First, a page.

• Department of Interior
  • Department of Labor
  • Department of Treasury
  • Department of Transportation
  • Department of Veterans Affairs
  • Federal Bureau of Investigation
  • General Services Administration

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3. What's in it for us at Field Stations?

ABC/M will:

  • Help to identify what your work efforts are really contributing to, and what it really costs to provide your products and services
  • Help you make a business case to get adequate resources-money, people, equipment, and/or supplies -to do your job more effectively
  • Show a basis of comparison between similar stations across the Service and determine a baseline standard for performance so that stations can share ideas/technology to increase performance and efficiencies

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4. Exactly how does ABC/M focus efforts on increasing efficiency and quality delivery of products/services?

ABC is a cost management tool designed to provide insight into the real costs of an organization - its activities (the work that it performs) and its outputs (products and services).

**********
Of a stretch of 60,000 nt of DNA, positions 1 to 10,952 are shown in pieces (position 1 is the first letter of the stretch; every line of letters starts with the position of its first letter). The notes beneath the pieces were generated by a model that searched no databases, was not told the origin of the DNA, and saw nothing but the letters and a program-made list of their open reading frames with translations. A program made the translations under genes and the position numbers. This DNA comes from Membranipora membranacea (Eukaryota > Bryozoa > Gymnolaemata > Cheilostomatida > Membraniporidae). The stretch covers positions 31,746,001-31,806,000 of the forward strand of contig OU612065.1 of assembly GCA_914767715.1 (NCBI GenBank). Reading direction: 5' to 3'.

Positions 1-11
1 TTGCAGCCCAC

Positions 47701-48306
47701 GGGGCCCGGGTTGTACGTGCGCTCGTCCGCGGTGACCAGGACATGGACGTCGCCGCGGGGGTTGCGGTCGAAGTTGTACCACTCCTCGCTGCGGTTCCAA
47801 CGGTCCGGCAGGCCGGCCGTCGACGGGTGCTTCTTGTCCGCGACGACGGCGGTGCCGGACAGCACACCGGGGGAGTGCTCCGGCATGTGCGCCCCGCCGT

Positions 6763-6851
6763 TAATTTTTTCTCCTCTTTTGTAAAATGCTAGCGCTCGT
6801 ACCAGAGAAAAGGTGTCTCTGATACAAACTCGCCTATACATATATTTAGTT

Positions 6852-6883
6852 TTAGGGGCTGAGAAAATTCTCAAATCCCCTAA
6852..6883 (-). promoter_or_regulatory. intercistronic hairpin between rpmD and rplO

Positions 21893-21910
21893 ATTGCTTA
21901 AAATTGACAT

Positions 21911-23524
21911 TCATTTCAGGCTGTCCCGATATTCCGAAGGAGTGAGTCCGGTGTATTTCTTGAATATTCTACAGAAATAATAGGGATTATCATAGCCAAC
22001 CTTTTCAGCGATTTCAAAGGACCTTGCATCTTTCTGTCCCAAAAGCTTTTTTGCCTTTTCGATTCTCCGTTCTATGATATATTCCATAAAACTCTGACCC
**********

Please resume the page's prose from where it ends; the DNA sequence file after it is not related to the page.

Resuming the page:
ABM takes the ABC data and adds another dimension of information, providing insight into why the work of an organization is done (cost drivers) and how well the work is done (performance measures). Managers typically manage activities not resources. By understanding what an organization does one can begin to challenge whether the organization is doing the right thing. Typically departments or programs are organized vertically. Activities that contribute to a process function horizontally - any department of the organization can perform cross-functional activities. By measuring performance, an organization will continually improve activity costs, quality and response time. By sharing this information across the organization employees can understand and act upon efforts to continually improve their activities and processes.

To gain further insight into how ABM works please read An Introduction to Activity-Based Cost Management at the Fish and Wildlife Service or refer to the training tab on the FWS ABC website.

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5. What are the techniques built into ABC/M that will allow managers to identify inefficiencies and potential improvement opportunities?

ABC/M provides the cost and linkages to performance information that will be analyzed. Integrated performance management utilizes process analysis tools and techniques such as root cause analysis, Pareto analysis, cycle time analysis, business process analysis, benchmarking, trend analysis, and flow charting to identify areas of study or review. This type of analysis will help managers identify inefficiencies and potential improvement opportunities. No one technique works in every situation. Training will be developed to teach FWS Program Managers how to analyze ABC/M information and identify process improvement opportunities.